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The Music of a Gentle Man

Perhaps it was the success of “Carmen.”

Overnight, Spanish music was all the rage of Europe, particularly in Paris. Everyone was composing Spanish-flavored tunes, much of it based on Spanish folk tunes.

Among the Russian composers, Tchaikovsky wrote “Spanish Dance” for “Swan Lake”, and Rimsky-Korsakov composed the atmospheric “Capriccio Espagnol.” Even Claude Debussy and Emmanuel Chabrier took a turn, with “Iberia” and “Espana” respectively.

But it was Maurice Ravel who fully embraced the music. His father was French, but his mother, whom he adored, was Basque. The tunes seemed to flow out of him: “Bolero”, “Rhapsody Espagnole”, “Alborado del Gracioso”, and “Piece en forme de Habanera for Violin and Piano.” All of it was among his best work.

Suddenly, Spanish composers, who previously had been unknown outside Barcelona and Madrid, were the toast of Paris: Isaac Albeniz, Manuel de Falla, and Enrique Granados among them.

One of them was a mere boy at the time, but his day would come. His name was Joaquin Rodrigo. Blind since the age of three, Rodrigo wrote music in braille, which was transcribed for publication. An accomplished pianist, his most famous work was written for guitar, which elevated that instrument to a position among today’s concert instruments.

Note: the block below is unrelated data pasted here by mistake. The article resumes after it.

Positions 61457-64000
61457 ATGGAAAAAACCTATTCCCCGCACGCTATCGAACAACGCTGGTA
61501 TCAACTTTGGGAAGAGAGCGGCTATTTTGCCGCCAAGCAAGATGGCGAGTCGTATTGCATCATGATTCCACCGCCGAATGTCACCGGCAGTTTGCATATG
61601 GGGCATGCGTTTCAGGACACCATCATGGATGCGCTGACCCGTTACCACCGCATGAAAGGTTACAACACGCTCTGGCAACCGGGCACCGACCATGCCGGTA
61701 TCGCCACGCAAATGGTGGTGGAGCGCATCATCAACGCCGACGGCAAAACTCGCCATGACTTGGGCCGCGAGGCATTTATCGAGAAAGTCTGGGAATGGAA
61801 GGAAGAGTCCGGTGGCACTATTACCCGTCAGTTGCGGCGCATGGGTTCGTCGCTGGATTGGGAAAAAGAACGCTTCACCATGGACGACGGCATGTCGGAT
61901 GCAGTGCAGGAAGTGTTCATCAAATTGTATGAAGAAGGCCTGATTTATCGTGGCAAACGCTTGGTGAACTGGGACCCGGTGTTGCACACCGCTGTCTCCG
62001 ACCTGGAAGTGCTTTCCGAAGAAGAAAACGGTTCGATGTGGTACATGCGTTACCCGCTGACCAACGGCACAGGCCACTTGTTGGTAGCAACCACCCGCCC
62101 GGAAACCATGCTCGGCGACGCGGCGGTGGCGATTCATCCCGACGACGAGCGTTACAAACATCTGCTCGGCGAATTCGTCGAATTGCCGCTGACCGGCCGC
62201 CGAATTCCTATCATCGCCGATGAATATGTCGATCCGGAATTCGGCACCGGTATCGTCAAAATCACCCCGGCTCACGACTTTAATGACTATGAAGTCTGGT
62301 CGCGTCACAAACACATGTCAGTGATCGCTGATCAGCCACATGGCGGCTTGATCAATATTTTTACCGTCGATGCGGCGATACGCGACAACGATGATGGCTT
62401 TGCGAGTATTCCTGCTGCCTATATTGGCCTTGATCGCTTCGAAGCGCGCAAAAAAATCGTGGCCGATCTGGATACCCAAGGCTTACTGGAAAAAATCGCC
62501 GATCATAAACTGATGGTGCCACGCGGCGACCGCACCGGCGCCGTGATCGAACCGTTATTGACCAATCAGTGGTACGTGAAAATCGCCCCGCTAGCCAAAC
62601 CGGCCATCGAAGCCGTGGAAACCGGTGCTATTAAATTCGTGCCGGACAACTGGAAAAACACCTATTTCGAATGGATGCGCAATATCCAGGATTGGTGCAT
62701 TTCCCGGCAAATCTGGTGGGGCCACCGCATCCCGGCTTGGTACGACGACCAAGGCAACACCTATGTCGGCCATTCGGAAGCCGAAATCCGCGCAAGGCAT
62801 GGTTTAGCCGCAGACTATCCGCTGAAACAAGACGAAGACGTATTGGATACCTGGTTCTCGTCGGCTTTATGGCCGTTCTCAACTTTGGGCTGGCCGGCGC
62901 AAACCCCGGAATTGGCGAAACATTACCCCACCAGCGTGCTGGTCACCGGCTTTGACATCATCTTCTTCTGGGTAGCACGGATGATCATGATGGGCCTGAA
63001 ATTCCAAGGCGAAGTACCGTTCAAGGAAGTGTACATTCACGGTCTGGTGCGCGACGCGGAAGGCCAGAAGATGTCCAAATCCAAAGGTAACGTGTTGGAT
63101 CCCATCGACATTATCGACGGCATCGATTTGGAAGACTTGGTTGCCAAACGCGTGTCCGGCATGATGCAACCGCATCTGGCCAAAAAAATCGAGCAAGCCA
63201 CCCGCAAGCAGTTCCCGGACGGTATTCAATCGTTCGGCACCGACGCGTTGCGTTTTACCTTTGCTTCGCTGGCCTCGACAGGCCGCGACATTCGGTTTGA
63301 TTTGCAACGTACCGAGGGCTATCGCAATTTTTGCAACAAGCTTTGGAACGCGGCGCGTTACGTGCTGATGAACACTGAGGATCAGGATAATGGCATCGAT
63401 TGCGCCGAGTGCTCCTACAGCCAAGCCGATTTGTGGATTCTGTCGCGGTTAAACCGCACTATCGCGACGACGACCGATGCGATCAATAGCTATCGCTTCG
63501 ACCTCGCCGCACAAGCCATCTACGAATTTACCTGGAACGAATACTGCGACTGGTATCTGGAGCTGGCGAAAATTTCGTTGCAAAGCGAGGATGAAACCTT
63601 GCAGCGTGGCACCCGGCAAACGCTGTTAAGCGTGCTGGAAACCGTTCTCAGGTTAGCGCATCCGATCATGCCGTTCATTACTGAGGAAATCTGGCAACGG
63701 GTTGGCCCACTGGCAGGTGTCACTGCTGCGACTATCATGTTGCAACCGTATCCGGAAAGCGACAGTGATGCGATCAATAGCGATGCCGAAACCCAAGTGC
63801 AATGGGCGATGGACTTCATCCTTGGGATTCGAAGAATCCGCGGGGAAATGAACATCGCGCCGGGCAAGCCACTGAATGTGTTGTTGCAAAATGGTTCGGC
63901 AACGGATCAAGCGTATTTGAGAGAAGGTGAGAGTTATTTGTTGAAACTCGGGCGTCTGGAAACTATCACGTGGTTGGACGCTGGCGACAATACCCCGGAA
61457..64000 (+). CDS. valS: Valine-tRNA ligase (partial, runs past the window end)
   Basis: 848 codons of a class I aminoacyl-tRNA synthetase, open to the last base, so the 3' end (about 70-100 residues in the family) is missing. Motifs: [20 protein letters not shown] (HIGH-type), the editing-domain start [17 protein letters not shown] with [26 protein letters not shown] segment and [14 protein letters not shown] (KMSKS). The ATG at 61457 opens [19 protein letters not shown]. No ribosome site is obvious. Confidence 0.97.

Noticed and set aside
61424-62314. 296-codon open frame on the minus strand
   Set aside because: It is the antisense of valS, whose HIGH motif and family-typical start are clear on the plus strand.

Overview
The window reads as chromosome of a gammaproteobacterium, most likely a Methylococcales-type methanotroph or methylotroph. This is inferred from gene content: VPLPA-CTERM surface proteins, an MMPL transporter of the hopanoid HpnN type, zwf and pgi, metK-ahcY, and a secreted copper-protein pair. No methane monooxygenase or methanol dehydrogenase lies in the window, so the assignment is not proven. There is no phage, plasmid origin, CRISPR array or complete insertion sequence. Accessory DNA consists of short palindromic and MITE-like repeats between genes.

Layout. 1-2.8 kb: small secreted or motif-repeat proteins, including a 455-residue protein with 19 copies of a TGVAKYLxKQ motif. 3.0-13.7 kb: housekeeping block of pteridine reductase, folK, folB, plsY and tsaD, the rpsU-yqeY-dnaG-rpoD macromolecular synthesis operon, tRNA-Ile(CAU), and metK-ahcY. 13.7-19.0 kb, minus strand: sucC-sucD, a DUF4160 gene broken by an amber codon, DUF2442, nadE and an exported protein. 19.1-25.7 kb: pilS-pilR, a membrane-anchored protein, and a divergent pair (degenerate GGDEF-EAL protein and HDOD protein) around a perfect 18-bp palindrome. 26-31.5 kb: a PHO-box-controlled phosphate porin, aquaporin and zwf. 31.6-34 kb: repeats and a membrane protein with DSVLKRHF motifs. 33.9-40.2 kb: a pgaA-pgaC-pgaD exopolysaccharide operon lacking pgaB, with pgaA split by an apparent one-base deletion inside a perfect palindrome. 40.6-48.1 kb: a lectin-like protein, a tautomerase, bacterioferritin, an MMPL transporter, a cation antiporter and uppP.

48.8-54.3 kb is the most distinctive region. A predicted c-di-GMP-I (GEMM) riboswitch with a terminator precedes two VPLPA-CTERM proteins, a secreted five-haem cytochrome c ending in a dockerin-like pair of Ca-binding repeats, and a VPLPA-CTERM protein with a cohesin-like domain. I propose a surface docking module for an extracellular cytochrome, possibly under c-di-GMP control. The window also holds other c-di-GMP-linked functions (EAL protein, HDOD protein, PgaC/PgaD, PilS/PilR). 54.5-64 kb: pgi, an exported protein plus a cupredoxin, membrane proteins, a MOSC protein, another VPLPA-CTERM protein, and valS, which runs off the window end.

Rodrigo’s most famous work was a concerto for guitar and orchestra, entitled, “Concierto de Aranjuez.” It was composed in 1939 for Spanish guitarist Regino Sainz de la Maza. The central adagio is one of the most recognizable in 20th-Century classical music, a lovely interplay of guitar and French horn. This movement was later adapted by jazz arranger Gil Evans for Miles’ Davis’ 1960 album “Sketches of Spain.”

The success of the guitar concerto led to commissions from a number of prominent soloists, including flutist James Galway, for whom Rodrigo composed “Concierto pastoral for flute and orchestra”. In 1954 Rodrigo composed a second guitar concerto entitled, “Fantasia para un gentilhombre” (Fantasy for a gentleman) at the request of Andre Segovia.

A kind and gentle man, Rodrigo married Victoria Kamhi, a Turkish-born pianist and a star in her own right, in 1939. They had a daughter, Cecilia, born in 1941, who now manages their estate.

Rodrigo was honored in both Spain and in France. In 1983, he was awarded Spain’s highest award for composition, and in 1996 he received the prestigious Prince of Asturias Award--Spain’s highest civilian honor. In 1998, the French government named him Commander of the Order of Arts and Letters.

Rodrigo died in 1999, at age 98. His two guitar concertos top the list of Spanish classical guitar music.


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